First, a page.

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Do you want a career where you help patients of all ages confront complex problems? Then consider joining the team that helps patients who have diabetes.
BOTH NEW AND EXPERIENCED nurses should consider exploring the wide array of opportunities and challenges in the field of diabetes nursing and patient education, or diabetes education. It can be an exciting, demanding, and rewarding career path.
By focusing on type 1, type 2, and gestational diabetes, you'll deal with patients at every stage of human development. You'll help them cope with the many disease processes that complicate the illness as well as complex family issues and their psychological responses to this chronic illness.
In this article, I'll focus on six challenging areas in diabetes education where you can use your complex critical-thinking skills and caring actions to help patients.
1. Interdisciplinary team involvement. Diabetes is a chronic illness that makes huge demands of patients. For self-management, they need information from a team of expert healthcare providers, including professionals from pharmacy, medicine, nutrition, psychology, exercise physiology, podiatry, and nursing. You'll learn from other perspectives that transcend traditional nursing knowledge.
2. You'll also share your nursing perspective with other team members. For example, as a clinical specialist in diabetes, I've made rounds with an interdisciplinary team. I've been able to educate medical residents about nursing roles in diabetes management. For instance, I've taught residents that when nurses teach the patient, we can prevent the patient from developing diabetic ketoacidosis during an illness and keep him from returning to the hospital. Such collaboration always benefits the patient.
3. Diabetes' impact on development. Many nurses choose to care for special groups of patients such as children, women in labor and delivery, or people with psychiatric diseases. When you enter the world of diabetes nursing, your focus will widen dramatically to include patients from all stages of life. For instance, you'll help a pregnant woman needing expert care for a healthy delivery, a small child afraid of her first injection, an adolescent who is dealing with peer pressure as she makes choices about diet, and an older adult with visual loss. All patients, no matter how young or old, will have different responses to the crisis of being diagnosed with diabetes and the complications of this disease. Crises can be viewed as opportunities when patients may be more receptive to therapeutic influence.1 You'll have the opportunity to dramatically influence the patients under your care.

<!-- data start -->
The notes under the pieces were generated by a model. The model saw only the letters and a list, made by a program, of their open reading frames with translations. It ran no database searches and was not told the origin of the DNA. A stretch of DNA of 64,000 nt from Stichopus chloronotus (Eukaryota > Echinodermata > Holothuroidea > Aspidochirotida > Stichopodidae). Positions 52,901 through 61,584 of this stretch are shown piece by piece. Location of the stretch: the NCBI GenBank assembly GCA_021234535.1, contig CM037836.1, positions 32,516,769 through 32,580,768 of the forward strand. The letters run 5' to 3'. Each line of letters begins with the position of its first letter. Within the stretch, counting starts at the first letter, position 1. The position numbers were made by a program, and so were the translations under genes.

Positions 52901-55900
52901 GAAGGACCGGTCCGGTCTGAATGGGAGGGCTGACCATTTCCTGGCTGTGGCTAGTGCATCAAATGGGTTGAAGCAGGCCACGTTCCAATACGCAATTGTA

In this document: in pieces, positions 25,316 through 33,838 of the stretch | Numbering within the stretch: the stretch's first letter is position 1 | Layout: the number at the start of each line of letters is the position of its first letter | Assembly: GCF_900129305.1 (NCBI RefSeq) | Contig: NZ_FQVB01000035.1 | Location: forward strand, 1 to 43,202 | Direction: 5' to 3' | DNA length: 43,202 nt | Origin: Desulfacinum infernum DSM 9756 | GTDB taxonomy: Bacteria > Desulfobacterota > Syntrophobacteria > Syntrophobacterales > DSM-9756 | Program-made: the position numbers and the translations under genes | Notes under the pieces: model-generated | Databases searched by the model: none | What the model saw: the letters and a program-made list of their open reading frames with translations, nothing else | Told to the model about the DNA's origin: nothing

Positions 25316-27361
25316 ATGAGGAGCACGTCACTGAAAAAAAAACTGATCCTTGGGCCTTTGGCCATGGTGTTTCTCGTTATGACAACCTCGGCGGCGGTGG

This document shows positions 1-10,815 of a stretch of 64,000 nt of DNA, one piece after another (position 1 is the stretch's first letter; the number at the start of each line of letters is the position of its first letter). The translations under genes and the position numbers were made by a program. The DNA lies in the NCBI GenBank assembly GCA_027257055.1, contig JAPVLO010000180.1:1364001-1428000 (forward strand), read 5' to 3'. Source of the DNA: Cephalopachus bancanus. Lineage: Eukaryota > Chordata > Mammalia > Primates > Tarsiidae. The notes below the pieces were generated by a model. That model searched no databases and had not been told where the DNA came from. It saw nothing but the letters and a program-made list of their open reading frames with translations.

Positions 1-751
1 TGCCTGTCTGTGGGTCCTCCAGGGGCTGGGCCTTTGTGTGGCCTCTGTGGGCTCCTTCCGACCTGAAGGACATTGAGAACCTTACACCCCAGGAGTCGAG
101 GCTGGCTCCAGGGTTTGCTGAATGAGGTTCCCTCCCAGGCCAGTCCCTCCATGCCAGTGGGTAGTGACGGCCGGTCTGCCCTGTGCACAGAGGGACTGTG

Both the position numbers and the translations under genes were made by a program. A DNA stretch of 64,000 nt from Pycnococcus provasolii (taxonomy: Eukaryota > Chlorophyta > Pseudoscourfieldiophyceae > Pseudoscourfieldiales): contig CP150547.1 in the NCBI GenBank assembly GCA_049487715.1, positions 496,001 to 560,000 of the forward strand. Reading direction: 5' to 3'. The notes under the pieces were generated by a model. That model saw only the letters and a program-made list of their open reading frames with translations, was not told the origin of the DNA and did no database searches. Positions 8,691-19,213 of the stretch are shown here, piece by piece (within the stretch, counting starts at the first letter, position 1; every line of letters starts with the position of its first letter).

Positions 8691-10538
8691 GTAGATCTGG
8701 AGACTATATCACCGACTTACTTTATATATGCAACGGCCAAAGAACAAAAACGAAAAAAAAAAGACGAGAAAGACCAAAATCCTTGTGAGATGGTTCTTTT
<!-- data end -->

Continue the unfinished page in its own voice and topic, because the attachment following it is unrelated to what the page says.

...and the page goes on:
4. Nursing interventions' complexity. Nursing practice has always mirrored the science and technology of its era.2 As such, you'll interpret the latest technological advances in healthcare for your patients. Today, patients with diabetes must cope with insulin pumps, continuous blood glucose monitoring, prosthetic devices for amputations, and at-home dialysis. They must master an array of technological interventions.Who do patients turn to for expert guidance? I believe that whether we nurses work in the home, hospital, clinic, or office, we have the full responsibility of embracing technology and using it to care effectively for patients, and most importantly, start them on the transition to diabetes self-management. Technology and caring are intimately interwoven and we can demonstrate the highest level of caring by applying technological advances to benefit our patients.3